Knackmuhs proceeded to direct the group, as follows: "I'd like all of you who are living with metastatic breast cancer to stand now." The majority at the lecture stood at their seats. "Give your selves a hand," she said. "Those who were diagnosed three years or more remain standing. The rest sit down." Approximately half of the women took their seats. "And by the way you've already beaten the odds," she added. Cheers and applause ensued. "Now, remain standing if you are five years or more," she said. More women sat down. "Seven years or more," she continued. "Eight years or more." Most of a dozen women remained standing. "Ten years or more," she said. Three women remained standing. The crowd hollered and clapped.
The first physician lecturer, a young oncologist at Northwestern, spoke on how physicians monitor the course of metastatic breast cancer in clinics. She included PowerPoint slides with breast cancer survival curves. She reviewed CT and PET images of tumors, and explained some of the relevant technology. She covered terms like "overall survival" and "progression free survival," and Phase I, II, III and IV clinical trials.
After her talk, the group disbanded for "breakout" sessions. Each could choose among seminar-like discussions on these four topics: hormone positive metastatic breast cancer, Her2 positive metastatic breast cancer, triple negative metastatic breast cancer, and brain metastases.
A neurosurgeon, Dr. Lorenzo Munoz, gave a talk on breast cancer that's spread to the brain - what he described an increasingly common scenario. There were 25 women in the audience. Most had thinning hair and several bore canes. All seemed to be paying attention. A woman in a pink zippered jacket, with a black headband and hairpiece, raised her hand and asked about the precise measurements of the lesions on an MRI on a slide. Another woman asked if a biopsy he mentioned had been accomplished by stereotactic or other methods. Another, with suspicious blond hair, glasses and hoop earrings above a serious black suit, asked if the tumor in question was solid or cystic. The discussion continued.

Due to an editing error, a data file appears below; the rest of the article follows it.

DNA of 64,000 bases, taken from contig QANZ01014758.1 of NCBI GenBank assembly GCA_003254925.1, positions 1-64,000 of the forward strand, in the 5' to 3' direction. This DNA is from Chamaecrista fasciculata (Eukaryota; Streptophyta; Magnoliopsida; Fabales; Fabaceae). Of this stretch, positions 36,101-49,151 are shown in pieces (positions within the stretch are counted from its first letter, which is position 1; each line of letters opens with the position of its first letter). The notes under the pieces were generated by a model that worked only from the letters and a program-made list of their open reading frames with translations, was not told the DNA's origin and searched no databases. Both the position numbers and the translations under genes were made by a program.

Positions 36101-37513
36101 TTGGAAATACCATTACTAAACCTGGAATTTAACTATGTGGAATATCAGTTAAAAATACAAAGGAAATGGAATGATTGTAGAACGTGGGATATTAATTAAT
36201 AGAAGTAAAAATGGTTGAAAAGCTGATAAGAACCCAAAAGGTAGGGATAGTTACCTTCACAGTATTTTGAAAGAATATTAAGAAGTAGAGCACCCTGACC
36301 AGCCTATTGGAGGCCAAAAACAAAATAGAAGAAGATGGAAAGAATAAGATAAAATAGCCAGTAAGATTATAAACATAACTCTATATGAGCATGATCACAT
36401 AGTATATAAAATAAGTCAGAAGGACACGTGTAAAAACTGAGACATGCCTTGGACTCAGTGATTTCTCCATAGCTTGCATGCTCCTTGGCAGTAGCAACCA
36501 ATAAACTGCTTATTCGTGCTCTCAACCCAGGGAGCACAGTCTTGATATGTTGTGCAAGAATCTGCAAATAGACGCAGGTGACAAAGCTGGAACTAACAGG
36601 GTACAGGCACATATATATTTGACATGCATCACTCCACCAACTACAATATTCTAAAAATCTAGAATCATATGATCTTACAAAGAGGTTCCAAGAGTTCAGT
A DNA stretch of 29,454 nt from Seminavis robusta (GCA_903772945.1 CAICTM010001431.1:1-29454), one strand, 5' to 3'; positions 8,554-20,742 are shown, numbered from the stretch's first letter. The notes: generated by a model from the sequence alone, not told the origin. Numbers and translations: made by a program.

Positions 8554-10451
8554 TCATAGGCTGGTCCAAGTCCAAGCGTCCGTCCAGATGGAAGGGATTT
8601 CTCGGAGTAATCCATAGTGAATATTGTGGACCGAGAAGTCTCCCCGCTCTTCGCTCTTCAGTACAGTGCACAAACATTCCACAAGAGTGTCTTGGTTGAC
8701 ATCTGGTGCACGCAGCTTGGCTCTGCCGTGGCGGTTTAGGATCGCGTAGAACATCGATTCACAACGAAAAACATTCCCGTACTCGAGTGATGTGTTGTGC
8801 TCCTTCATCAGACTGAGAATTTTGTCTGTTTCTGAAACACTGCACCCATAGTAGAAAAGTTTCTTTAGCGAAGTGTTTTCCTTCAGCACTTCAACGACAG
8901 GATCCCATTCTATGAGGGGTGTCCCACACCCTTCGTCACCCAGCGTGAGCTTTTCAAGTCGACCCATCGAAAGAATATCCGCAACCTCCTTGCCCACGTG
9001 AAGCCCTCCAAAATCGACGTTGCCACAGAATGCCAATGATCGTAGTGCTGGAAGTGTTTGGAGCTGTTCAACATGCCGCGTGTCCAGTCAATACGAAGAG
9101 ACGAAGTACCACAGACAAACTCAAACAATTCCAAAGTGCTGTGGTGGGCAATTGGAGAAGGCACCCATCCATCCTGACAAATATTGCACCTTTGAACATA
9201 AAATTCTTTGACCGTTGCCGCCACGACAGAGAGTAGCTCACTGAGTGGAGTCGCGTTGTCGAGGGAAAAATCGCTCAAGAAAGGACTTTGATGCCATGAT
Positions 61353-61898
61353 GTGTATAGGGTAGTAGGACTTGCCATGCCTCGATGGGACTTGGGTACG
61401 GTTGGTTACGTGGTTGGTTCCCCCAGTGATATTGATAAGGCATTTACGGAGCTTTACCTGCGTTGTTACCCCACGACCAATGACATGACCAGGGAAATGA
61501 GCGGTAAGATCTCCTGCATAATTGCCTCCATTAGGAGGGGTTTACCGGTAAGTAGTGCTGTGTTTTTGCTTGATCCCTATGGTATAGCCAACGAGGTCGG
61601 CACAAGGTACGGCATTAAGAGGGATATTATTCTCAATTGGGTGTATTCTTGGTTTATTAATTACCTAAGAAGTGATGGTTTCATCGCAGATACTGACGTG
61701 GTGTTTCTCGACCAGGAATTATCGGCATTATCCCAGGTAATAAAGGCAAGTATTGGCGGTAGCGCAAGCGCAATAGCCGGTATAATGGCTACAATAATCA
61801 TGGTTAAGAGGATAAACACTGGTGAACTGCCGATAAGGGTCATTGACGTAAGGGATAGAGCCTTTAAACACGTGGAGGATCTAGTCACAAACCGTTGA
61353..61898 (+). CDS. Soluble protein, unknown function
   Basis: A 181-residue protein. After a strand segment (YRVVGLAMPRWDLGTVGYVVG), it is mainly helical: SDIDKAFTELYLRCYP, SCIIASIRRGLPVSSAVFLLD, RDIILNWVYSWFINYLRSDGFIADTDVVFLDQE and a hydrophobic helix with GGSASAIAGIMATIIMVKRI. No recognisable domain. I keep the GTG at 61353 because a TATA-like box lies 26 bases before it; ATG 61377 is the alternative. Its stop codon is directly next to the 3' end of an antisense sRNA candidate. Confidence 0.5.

Later on, Patricia Steeg, PhD, a lively speaker with frequent and elaborate hand gestures, spoke on basic research and drugs in the slow pipeline. She's a senior investigator at the National Cancer Institute who's spent much of her career evaluating compounds that might be useful in treating breast cancer and preventing metastases. At the end of the lecture, she received an award in honor of two former MBCN board members who died in the interval since last year's meeting. The women in the audience gave Steeg a standing ovation. From the back row of the auditorium, she could be seen wiping a tear from her eye.
After lunch, the lectures and smaller meetings resumed. Turnout held strong, despite the program's length and intensity. The afternoon's selections ranged in title from "Treating Bone Metastases" to "Acupuncture and Chinese Herbology" and "Role of the Caregiver." Two popular sessions led by Roz Kleban, a counselor affiliated with Memorial Sloan Kettering Hospital in NYC, targeted issues on living with metastatic disease for women under 40 and for those older than 40 years.
Near the end of the day, after the final research lecture, Shirley Mertz, who has metastatic breast cancer, spoke out on the value of patient advocacy. "We need to educate ourselves, because that's how we live longer."